We’ve all had ginger ale, ginger beer’s more sedate cousin, which is often used as a light mixer or to combat tummy troubles.
Ginger ale is basically a non-alcoholic, sweetened, ginger-flavored soft drink.
Ginger beer is stronger tasting and spicier than ginger ale, but generally slightly less carbonated. It is much more refreshingly ginger-forward.
Ginger beer originated in Victorian era Yorkshire, England, in the mid-1700’s. It began as a fermented alcoholic beverage made from sugar, ginger, water, and a starter culture known as the ginger beer plant. It was originally a fermented product, resulting in the “beer” moniker.
Ginger ale was purported to be later invented in 1851 Ireland, but modern ginger ale came about many years later in 1907, when John McLaughlin, a Canadian pharmacist, invented what would eventually become Canada Dry.
Ginger beer is the celebrated integral ingredient in cocktails like the Dark ‘n’ Stormy and the increasingly popular Moscow Mule.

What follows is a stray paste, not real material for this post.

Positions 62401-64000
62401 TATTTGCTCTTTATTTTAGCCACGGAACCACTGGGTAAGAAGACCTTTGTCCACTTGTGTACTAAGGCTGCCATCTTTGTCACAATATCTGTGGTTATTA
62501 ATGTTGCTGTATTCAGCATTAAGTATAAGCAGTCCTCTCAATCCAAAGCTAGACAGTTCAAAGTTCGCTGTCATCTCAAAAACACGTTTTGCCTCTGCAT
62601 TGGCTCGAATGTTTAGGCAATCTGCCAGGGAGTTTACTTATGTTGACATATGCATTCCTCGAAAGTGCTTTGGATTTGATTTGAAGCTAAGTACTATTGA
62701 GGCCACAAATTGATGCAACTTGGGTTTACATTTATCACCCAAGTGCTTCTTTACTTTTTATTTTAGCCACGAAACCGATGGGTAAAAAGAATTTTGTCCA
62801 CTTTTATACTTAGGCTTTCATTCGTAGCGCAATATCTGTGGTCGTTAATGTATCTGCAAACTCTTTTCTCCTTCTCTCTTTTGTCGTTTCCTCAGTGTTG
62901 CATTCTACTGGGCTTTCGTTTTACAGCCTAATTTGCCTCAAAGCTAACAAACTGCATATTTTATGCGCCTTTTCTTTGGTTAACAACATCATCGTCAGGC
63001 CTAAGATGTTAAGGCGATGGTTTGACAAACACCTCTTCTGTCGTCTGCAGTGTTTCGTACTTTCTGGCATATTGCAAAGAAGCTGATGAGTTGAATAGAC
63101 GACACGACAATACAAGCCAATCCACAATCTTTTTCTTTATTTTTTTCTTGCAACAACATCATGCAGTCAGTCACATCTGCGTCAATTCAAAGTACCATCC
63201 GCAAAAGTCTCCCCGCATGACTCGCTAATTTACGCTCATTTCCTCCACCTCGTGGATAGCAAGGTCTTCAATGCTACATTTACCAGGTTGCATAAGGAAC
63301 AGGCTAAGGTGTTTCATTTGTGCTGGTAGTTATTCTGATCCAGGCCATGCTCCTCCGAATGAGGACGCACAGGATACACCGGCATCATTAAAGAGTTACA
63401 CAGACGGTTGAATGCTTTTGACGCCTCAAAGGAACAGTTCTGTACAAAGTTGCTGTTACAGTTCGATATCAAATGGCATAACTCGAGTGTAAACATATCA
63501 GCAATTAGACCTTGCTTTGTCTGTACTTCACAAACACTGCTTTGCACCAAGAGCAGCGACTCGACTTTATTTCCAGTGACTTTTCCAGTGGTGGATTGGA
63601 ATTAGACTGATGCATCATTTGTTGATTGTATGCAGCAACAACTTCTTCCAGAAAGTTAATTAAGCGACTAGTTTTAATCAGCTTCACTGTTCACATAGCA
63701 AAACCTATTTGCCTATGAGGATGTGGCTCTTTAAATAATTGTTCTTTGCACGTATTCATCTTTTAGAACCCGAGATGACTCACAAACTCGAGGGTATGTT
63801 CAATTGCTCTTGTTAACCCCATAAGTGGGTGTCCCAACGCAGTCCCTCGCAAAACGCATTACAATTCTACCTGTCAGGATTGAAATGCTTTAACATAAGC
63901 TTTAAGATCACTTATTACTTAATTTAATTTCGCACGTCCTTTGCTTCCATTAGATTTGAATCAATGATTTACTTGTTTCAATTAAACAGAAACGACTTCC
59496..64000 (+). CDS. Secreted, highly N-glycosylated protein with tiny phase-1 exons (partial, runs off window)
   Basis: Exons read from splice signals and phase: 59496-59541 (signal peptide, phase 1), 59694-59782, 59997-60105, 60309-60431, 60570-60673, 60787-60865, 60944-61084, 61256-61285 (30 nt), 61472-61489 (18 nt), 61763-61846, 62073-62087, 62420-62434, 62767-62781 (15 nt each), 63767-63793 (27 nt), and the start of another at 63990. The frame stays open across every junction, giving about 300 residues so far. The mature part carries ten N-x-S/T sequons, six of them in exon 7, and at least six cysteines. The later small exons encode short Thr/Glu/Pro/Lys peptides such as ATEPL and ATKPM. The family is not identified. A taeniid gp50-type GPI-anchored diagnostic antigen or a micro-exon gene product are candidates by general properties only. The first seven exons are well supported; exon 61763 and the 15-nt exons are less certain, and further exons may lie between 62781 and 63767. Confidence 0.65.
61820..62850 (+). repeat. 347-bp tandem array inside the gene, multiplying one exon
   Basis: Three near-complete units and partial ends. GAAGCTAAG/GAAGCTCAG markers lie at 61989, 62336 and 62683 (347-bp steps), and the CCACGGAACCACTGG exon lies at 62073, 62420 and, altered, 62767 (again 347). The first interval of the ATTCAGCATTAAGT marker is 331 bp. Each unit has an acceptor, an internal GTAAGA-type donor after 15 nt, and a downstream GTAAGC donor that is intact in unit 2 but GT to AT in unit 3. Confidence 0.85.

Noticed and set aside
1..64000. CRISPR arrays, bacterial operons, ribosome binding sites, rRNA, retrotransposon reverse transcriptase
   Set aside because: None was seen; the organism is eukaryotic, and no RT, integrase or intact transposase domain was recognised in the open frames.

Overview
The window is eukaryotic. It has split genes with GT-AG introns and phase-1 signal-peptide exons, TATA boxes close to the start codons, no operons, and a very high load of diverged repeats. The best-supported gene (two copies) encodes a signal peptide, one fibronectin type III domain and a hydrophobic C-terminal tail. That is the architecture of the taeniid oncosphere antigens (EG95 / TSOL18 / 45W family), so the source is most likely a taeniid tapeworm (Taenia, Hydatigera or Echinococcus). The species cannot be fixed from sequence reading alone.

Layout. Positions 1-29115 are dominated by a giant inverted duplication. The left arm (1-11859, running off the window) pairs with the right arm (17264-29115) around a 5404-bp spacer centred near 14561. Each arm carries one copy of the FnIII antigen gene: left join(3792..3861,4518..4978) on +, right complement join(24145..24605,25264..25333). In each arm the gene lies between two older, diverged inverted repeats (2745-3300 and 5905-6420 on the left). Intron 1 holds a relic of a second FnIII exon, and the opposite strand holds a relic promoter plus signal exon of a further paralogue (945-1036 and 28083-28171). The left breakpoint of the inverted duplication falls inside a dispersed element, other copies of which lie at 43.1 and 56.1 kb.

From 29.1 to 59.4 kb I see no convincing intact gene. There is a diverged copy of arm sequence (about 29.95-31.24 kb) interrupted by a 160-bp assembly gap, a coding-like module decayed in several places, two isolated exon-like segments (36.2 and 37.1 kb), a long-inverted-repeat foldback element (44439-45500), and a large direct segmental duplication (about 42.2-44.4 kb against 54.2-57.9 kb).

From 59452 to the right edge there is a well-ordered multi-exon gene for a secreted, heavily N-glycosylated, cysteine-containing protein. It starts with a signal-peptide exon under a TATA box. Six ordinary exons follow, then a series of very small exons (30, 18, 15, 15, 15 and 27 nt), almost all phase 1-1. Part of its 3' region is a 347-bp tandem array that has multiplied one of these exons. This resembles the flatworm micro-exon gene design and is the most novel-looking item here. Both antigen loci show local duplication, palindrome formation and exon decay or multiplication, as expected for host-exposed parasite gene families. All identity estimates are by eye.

According to drinking legend, back in the 1950’s, when products were first starting to ship out of Russia, one of the first products for import to the West was vodka. Unfortunately, this was before anyone really knew what it was or James Bond was extolling its virtues on the silver screen.
One day the weary Smirnoff account rep paid a call on the owner of the Cock ‘n’ Bull restaurant in Los Angeles. As he was lamenting to the owner about not being able to sell vodka, the restaurateur complained about not being able to sell his proprietary ginger beer. The bartender came over and told them about how his girlfriend bought a warehouse closeout on copper mugs and he had no idea how she would unload them.
Soon the Moscow Mule was born, and marketing, and mixology, history were made.
You can try some of the higher quality brands of ginger beer like Fever Tree, Q’s, or Cock ‘n’ Bull at suppliers like Wyatt’s, which offers you both choice and selection for all your mixology needs.